Growing Measles Outbreak Worries Calif. Parents

Growing Measles Outbreak Worries Calif. Parents

AP (Jan. 23, 2015) — Public health officials are rushing to contain a measles outbreak that has sickened 70 people across 6 states and Mexico. The AP&apos;s Raquel Maria Dillon has more. (Jan. 23) Video provided by AP
Powered by NewsLook.com
Smart Wristband to Shock Away Bad Habits

Smart Wristband to Shock Away Bad Habits

Reuters - Innovations Video Online (Jan. 23, 2015) — A Boston start-up is developing a wristband they say will help users break bad habits by jolting them with an electric shock. Ben Gruber reports. Video provided by Reuters
Powered by NewsLook.com

Search ScienceDaily

Number of stories in archives: 140,361

Find with keyword(s):
 
Enter a keyword or phrase to search ScienceDaily for related topics and research stories.

Save/Print:
Share:  

Breaking News:

Strange & Offbeat Stories

 

Health & Medicine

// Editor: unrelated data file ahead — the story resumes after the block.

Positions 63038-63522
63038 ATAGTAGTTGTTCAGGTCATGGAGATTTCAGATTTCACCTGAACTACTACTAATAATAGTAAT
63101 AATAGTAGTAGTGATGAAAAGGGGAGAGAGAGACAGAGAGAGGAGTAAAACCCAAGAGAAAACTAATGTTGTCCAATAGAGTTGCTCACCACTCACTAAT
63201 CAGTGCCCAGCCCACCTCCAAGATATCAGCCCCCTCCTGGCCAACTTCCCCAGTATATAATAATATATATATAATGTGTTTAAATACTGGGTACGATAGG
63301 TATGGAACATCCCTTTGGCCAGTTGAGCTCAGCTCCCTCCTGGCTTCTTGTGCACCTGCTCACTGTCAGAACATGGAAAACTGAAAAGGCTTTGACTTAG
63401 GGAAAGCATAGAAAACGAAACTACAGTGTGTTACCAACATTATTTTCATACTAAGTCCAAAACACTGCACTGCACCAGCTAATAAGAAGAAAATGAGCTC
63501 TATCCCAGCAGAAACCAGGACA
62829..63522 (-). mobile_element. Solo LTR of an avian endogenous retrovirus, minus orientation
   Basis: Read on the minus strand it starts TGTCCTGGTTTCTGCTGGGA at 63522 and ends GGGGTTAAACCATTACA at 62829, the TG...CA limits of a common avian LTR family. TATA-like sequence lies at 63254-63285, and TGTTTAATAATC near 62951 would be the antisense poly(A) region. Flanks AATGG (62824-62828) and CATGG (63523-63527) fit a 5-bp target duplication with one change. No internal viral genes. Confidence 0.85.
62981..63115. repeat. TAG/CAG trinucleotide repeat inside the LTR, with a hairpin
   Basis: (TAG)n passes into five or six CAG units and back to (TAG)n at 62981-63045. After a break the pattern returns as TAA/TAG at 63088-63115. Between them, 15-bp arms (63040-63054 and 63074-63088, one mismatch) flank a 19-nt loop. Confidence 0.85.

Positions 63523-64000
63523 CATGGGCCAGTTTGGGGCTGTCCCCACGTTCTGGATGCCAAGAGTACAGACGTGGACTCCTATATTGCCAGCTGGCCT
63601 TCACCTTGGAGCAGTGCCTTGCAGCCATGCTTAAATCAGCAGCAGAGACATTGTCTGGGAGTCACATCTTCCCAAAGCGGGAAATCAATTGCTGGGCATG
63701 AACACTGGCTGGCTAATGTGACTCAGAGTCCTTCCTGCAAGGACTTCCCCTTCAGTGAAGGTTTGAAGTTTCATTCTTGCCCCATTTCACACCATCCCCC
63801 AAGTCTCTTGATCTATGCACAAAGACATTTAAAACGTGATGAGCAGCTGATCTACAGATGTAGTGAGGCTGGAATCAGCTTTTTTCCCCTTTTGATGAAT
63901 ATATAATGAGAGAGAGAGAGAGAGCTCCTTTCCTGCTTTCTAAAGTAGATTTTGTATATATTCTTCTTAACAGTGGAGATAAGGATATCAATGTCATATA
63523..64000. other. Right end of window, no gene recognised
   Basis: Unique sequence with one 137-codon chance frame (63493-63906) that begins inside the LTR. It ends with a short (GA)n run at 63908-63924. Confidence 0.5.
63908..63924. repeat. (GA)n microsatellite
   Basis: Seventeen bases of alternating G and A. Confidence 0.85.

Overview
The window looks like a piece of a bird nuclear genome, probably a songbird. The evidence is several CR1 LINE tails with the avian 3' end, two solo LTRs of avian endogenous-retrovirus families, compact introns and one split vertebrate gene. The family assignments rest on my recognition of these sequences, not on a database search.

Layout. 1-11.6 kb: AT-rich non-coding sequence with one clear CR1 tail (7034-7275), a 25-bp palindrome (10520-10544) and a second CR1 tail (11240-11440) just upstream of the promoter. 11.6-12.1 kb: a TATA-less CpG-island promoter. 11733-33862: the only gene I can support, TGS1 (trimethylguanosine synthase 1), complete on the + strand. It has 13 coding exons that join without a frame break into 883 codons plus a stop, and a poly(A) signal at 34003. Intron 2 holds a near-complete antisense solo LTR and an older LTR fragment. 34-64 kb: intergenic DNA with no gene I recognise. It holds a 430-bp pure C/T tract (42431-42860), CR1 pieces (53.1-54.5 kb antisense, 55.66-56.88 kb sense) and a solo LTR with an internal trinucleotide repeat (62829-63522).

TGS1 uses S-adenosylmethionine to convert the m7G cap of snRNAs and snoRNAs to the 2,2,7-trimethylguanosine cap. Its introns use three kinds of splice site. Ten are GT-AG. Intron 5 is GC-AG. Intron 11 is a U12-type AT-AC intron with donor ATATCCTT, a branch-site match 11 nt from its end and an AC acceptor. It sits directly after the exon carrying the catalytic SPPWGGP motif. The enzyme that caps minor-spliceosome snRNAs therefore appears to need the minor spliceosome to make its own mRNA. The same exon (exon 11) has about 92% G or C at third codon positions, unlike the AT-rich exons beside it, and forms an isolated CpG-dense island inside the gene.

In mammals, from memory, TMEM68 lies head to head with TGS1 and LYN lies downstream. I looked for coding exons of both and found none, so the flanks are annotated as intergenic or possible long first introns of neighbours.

Mind & Brain

Living & Well

In Other News

... from NewsDaily.com

Science News

Health News

Environment News

Technology News



Save/Print:
Share:  

Free Subscriptions


Get the latest science news with ScienceDaily's free email newsletters, updated daily and weekly. Or view hourly updated newsfeeds in your RSS reader:

Get Social & Mobile


Keep up to date with the latest news from ScienceDaily via social networks and mobile apps:

Have Feedback?


Tell us what you think of ScienceDaily -- we welcome both positive and negative comments. Have any problems using the site? Questions?
Mobile iPhone Android Web
Follow Facebook Twitter Google+
Subscribe RSS Feeds Email Newsletters
Latest Headlines Health & Medicine Mind & Brain Space & Time Matter & Energy Computers & Math Plants & Animals Earth & Climate Fossils & Ruins